Moore explains it as being everything in animation except the animation, including storyboarding and character design.

While Georgia’s entertainment industry growth has impacted animation, animation has not reached the same level of impact as live-action filmmaking, Moore said.

“There are a lot of smaller animation studios in Georgia, but the major ones like Disney or Nickelodeon or Cartoon Network only have administrative sides here,” Moore said. “Their animation studios are actually in California or New York, but with the phenomenon of remote work, a lot of remote positions are opening up in Atlanta.”

While the major animation studios hire students from the Savannah College of Art and Design in some capacity, Moore says that local animation studios like Titmouse and Bento Box Animation are much more likely to give opportunities to student animators in Georgia.

“Starting out, California or Texas would be your best bet for getting into animation,” Moore said.

Heilbrunn and More expressed similar opinions on the presence of film and animation studios impacting creative accessibility for students — students will always work within their means, while studios can afford to rent out space or pay for the highest quality of professional work.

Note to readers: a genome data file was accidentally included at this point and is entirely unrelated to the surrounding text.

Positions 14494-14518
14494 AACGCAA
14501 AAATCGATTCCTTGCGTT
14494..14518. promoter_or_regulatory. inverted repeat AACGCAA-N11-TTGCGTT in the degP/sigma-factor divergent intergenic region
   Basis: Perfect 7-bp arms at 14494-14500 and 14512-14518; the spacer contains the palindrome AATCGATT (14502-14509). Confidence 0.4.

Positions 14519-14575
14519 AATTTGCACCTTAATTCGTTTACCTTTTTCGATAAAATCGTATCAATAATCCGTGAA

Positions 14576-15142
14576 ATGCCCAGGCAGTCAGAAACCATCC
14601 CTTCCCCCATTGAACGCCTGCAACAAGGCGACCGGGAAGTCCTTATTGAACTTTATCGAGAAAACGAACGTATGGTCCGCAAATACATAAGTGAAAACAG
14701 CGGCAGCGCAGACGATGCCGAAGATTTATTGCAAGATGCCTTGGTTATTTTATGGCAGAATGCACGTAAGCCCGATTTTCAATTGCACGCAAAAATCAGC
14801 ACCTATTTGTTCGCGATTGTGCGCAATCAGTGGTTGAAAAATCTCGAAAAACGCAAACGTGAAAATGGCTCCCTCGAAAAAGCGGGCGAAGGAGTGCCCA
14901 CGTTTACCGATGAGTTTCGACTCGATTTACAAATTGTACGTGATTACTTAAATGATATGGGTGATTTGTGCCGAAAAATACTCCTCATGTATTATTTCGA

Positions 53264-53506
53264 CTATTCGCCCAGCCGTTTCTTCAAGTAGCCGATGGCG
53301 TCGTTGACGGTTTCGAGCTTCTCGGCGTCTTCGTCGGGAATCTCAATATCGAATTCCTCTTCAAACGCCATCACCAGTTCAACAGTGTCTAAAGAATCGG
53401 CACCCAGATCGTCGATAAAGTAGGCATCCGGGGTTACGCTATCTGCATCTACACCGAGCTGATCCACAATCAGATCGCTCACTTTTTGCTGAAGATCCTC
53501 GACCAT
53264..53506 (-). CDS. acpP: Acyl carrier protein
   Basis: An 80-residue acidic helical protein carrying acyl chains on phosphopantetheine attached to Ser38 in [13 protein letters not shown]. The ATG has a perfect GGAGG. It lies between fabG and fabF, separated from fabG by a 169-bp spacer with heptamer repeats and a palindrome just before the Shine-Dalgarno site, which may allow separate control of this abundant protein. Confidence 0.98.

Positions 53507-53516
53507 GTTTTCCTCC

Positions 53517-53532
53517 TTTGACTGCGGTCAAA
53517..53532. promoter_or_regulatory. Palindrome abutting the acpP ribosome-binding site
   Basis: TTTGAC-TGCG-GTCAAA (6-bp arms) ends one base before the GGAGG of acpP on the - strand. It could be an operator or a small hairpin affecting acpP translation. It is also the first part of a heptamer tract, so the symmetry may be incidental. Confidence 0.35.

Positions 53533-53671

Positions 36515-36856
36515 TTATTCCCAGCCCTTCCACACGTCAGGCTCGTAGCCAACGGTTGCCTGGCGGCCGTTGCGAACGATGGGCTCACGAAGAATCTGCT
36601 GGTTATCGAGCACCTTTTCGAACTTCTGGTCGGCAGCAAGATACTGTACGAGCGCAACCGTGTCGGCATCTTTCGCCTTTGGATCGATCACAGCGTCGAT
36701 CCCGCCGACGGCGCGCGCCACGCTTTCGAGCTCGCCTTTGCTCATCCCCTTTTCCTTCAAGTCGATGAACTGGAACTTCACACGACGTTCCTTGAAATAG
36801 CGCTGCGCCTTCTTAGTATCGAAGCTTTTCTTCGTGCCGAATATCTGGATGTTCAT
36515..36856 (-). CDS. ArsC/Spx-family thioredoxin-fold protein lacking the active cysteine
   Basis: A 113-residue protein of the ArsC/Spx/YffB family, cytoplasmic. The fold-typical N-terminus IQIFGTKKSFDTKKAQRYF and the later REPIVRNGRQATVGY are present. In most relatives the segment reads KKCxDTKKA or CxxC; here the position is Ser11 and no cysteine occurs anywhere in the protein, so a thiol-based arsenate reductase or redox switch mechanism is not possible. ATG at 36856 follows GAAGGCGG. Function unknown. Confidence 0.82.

Unlike other major entertainment cities in the United States, however, Atlanta provides the benefit of affordability to students hoping to make it in the entertainment industry. Rent costs in Atlanta are more than 50% lower than rent prices in New York City and more than 30% lower than rent prices in Los Angeles, according to Numbeo.

For students in Georgia, the booming film industry and the rising animation industry are providing inspiration to Georgia’s students and giving them the opportunity to get into entertainment industries without straying too far from home.

While both film and animation can be grueling industries, this new presence of opportunities is allowing for more creative works to come out of Georgia than ever before.

“The studios coming here and all the colleges realizing how big film is here, they’re starting to invest more into the film majors,” Heilbrunn said. “Being able to go to the Georgia Film Academy to fill in those gaps helps, too. There’s more opportunities for people to get into film.”

“With SCAD right there, more animation majors are popping up rather than fashion or other programs,” Moore said. “The addition of smaller studios opens up a lot more opportunities for newer people and students to get into the industry.”

Heilbrunn and Moore are both set to graduate in 2022, and thanks to Georgia’s support of entertainment arts, they can both expect a bright future ahead.

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Alex Guevara

Kennesaw '22

My name is Alex and I'm a senior journalism and emerging media major at KSU. My hobbies include Dungeons and Dragons, collecting board games and learning about agriculture.